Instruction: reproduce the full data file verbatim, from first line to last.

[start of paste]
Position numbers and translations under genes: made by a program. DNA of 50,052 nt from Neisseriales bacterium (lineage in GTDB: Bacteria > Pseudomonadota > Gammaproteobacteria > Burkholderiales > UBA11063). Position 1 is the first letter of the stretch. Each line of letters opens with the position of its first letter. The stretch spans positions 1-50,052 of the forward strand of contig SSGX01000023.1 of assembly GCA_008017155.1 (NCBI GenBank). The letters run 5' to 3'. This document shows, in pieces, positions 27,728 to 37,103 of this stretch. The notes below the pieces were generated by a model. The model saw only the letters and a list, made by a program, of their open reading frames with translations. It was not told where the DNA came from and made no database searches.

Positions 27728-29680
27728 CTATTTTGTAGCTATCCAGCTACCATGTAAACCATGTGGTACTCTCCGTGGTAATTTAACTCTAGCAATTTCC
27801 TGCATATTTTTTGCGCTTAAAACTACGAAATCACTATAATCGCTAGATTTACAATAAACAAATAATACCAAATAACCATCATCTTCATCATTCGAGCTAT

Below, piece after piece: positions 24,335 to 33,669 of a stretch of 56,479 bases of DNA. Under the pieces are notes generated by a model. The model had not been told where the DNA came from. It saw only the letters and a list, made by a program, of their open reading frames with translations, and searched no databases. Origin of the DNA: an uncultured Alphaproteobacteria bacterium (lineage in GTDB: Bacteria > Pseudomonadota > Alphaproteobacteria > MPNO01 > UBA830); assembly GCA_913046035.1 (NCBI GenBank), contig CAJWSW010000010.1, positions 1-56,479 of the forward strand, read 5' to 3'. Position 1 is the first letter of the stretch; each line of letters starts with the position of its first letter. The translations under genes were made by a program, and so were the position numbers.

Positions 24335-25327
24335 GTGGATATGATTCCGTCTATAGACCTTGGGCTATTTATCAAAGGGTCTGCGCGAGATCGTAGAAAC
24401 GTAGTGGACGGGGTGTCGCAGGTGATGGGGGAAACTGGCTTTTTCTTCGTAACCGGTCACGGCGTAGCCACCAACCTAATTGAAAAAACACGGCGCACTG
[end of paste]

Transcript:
Position numbers and translations under genes: made by a program. DNA of 50,052 nt from Neisseriales bacterium (lineage in GTDB: Bacteria > Pseudomonadota > Gammaproteobacteria > Burkholderiales > UBA11063). Position 1 is the first letter of the stretch. Each line of letters opens with the position of its first letter. The stretch spans positions 1-50,052 of the forward strand of contig SSGX01000023.1 of assembly GCA_008017155.1 (NCBI GenBank). The letters run 5' to 3'. This document shows, in pieces, positions 27,728 to 37,103 of this stretch. The notes below the pieces were generated by a model. The model saw only the letters and a list, made by a program, of their open reading frames with translations. It was not told where the DNA came from and made no database searches.

Positions 27728-29680
27728 CTATTTTGTAGCTATCCAGCTACCATGTAAACCATGTGGTACTCTCCGTGGTAATTTAACTCTAGCAATTTCC
27801 TGCATATTTTTTGCGCTTAAAACTACGAAATCACTATAATCGCTAGATTTACAATAAACAAATAATACCAAATAACCATCATCTTCATCATTCGAGCTAT

Below, piece after piece: positions 24,335 to 33,669 of a stretch of 56,479 bases of DNA. Under the pieces are notes generated by a model. The model had not been told where the DNA came from. It saw only the letters and a list, made by a program, of their open reading frames with translations, and searched no databases. Origin of the DNA: an uncultured Alphaproteobacteria bacterium (lineage in GTDB: Bacteria > Pseudomonadota > Alphaproteobacteria > MPNO01 > UBA830); assembly GCA_913046035.1 (NCBI GenBank), contig CAJWSW010000010.1, positions 1-56,479 of the forward strand, read 5' to 3'. Position 1 is the first letter of the stretch; each line of letters starts with the position of its first letter. The translations under genes were made by a program, and so were the position numbers.

Positions 24335-25327
24335 GTGGATATGATTCCGTCTATAGACCTTGGGCTATTTATCAAAGGGTCTGCGCGAGATCGTAGAAAC
24401 GTAGTGGACGGGGTGTCGCAGGTGATGGGGGAAACTGGCTTTTTCTTCGTAACCGGTCACGGCGTAGCCACCAACCTAATTGAAAAAACACGGCGCACTG